Editor's note: Andreas Esche is an economist and expert in economic globalization and director of the Megatrends Program at Bertelsmann Stiftung, a not-for-profit foundation and one of the leading German think tanks. Thiess Petersen is an expert in international and macroeconomics and chief economic adviser at Bertelsmann Stiftung. The article reflects the authors' opinions, and not necessarily the views of China Plus.
Protectionism is on the rise. This did not start with President Trump but with him, it is reaching unprecedented heights. Since March 2018, it has been evident that the EU (with particular emphasis on Germany) and China are his main targets. There is also reason to fear that protectionist raids from the USA will not stop here, but may even escalate further and may lead, as their final consequence, to a fully-fledged trade war. What economic implications would this have and what can the EU and China do about it?
No one can win a trade war
If a country imposes protective tariffs, the protected sector may benefit in the short run. In the long run, however, protectionism is a lose-lose strategy. The unilateral introduction of import restrictions is likely to trigger retaliation from trade partners and even start a fully-fledged “trade war”, that is, an increasing spiral of protectionist measures and countermeasures.
A worker checking a cap on a bottle of soybean oil at the Hopeful Grain and Oil Group factory in Sanhe, in China's northern Hebei province. The company uses soybeans imported from Brazil, after recently changing from a US supplier, July 19, 2018. [Photo: VCG]
When the US imposes protective tariffs on products from the rest of the world, these tariffs harm American consumers and companies. They will have to pay higher prices for imported goods and this reduces the purchasing power of consumers and the competitiveness of companies. Domestic demand, production and employment will decrease. This will reduce the economic dynamic of the American economy.
The economic damage will be even greater if the economies affected by these tariffs retaliate. If both the EU and China impose import tariffs on US products, this will cause a decline in US exports to both countries. This has the already outlined negative effects on production, employment, income and investment in the US.
In turn, the US demands fewer goods from the EU and China, so that in these regions, too, production, employment and income decrease. The US will feel these effects in having fewer possibilities to export goods and services to the EU and China.
Overall, import tariffs will worsen US export prospects and thus weaken growth and employment in the country. If the EU and China react to US protectionism by imposing corresponding import tariffs on US products, the same unintended side effects limiting growth and income will occur in the EU and China, too.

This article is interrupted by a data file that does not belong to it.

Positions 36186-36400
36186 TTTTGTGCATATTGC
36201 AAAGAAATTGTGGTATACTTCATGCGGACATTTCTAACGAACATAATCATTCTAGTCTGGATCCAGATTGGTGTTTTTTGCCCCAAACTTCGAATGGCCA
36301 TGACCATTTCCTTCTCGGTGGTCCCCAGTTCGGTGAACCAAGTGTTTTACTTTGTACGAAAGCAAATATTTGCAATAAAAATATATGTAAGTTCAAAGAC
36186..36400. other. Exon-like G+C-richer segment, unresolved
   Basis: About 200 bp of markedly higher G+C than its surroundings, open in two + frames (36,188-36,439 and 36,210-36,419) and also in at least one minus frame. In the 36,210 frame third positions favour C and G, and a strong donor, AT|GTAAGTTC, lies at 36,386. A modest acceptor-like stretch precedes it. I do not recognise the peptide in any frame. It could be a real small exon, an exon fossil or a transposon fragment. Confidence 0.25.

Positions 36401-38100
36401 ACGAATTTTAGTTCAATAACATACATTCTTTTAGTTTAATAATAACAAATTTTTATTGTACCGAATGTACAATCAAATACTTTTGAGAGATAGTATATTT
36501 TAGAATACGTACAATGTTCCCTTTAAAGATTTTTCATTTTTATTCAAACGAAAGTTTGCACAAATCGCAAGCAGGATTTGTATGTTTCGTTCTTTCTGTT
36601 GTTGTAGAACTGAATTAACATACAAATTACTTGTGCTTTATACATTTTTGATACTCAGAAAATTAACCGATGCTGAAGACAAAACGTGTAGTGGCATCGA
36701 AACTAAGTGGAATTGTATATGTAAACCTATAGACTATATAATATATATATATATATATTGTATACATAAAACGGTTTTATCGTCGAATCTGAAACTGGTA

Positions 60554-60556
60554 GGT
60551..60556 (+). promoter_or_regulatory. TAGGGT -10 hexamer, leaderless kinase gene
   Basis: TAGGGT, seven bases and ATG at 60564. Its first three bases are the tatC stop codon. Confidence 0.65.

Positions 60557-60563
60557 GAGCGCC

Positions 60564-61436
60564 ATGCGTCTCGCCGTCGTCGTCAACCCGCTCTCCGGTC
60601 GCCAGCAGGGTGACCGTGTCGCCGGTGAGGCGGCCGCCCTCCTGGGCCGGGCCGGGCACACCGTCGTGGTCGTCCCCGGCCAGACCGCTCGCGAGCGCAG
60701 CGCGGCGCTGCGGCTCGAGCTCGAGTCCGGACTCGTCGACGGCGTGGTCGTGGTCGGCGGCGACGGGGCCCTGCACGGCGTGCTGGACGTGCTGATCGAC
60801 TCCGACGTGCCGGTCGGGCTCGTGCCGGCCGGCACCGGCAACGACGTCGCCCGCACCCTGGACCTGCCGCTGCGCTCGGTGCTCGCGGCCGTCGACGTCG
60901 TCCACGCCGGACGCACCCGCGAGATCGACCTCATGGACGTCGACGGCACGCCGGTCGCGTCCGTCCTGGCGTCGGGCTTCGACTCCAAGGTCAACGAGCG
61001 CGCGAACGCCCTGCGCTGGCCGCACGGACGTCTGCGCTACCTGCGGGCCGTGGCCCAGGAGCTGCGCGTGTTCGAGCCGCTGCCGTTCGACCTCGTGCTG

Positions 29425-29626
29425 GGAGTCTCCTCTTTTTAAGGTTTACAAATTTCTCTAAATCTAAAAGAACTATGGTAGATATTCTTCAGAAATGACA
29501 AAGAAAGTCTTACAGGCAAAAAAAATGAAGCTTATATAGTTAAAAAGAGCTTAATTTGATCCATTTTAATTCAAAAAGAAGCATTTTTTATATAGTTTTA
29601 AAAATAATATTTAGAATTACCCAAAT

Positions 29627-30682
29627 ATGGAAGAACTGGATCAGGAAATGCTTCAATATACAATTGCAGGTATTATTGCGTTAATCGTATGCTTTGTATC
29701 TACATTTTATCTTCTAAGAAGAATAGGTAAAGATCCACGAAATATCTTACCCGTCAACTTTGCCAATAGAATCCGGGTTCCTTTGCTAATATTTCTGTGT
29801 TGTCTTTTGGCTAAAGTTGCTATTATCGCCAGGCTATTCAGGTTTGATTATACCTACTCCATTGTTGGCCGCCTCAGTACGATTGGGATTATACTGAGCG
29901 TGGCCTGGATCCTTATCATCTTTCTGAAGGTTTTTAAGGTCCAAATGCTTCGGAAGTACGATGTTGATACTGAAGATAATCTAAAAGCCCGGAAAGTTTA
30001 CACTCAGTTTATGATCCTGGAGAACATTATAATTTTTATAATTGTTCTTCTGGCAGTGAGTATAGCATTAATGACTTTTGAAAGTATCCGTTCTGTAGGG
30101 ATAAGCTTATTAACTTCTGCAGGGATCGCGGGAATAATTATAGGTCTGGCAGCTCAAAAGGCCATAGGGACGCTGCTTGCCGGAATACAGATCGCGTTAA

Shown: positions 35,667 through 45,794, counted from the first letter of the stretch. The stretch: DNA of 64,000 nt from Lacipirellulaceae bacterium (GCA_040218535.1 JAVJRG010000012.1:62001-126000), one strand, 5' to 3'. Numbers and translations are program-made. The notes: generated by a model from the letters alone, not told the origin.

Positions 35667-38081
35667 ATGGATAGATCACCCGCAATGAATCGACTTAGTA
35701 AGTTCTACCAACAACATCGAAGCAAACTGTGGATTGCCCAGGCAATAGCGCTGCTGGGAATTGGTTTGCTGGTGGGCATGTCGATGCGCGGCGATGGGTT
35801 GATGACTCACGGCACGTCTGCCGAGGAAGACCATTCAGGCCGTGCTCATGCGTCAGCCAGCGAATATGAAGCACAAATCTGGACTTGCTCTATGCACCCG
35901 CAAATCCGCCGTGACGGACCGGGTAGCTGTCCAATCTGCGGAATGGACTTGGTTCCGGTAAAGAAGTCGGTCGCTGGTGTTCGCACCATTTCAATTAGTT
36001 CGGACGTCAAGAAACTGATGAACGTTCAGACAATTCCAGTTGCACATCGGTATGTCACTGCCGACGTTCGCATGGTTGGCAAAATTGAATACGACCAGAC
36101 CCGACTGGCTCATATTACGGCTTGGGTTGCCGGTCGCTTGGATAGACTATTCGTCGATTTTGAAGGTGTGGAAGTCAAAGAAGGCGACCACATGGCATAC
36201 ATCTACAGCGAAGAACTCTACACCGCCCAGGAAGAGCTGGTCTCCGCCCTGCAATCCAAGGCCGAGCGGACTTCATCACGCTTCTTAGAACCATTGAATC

The result of a trade war triggered by the US will be a decline in production, income, and employment. Given the size of the economies involved, this economic downturn will also damage economic development in the rest of the world.
In the end, there will be only losers from a trade war.
A contestant shows a hog during competition at the Iowa County Fair on July 13, 2018 in Marengo, Iowa. Farmers in Iowa and the rest of the country, who are already faced with decade-low profits, are bracing for the impact a trade war with China may have on their bottom line going forward. [Photo: VCG]
The EU and China should invest in the multilateral order
The EU and China both have an interest in sustaining an international economic order based on multilaterally determined rules and standards. This is the only way open markets and free trade can really work in the 21st century.
The EU and China have repeatedly committed themselves internationally to this cause, but now it is time to show that this is more than lip service. One way to do this would be for both sides to agree on counter-action, which is to reduce tariffs instead of imposing new ones.
Under World Trade Organization (WTO) rules, such tariff reductions would benefit all trading partners in the WTO. This would boost international trade. Currently, however, it appears that such a bold and courageous measure is unlikely to be realized.
Steven Mnuchin, US Treasury secretary, left, and David Moore, acting deputy administrator of USAID, listen during the G7 finance ministers and central bank governors meeting in Whistler, British Columbia, Canada, on Friday, June 1, 2018. [Photo: VCG]
In fact, we have to face the opposite. If US protectionist measures directed against the EU and China continue, both economies will have to take retaliatory measures in the short run. These should be as moderate and well-targeted as possible.
From a long-term perspective, the EU and China should make a joint effort to re-strengthen the multilateral trade order. At present, the WTO is not up to the task and in need of reform. It is not only slowed down by the diverging interests of its members but also hampered by functional deficiencies. Fixing the WTO is key for the liberal, rule-based order of the world trade system and necessary to ensure fairness, transparency and efficiency in the global economy.
The EU and China are celebrating the 15th anniversary of their Strategic Partnership this year. They should take this occasion to strengthen bilateral cooperation. They should make clear that two of the world’s most important economic powers still believe in the multilateral international order and in common benefit rather than a single advantage. Now it is time for them to create a positive era.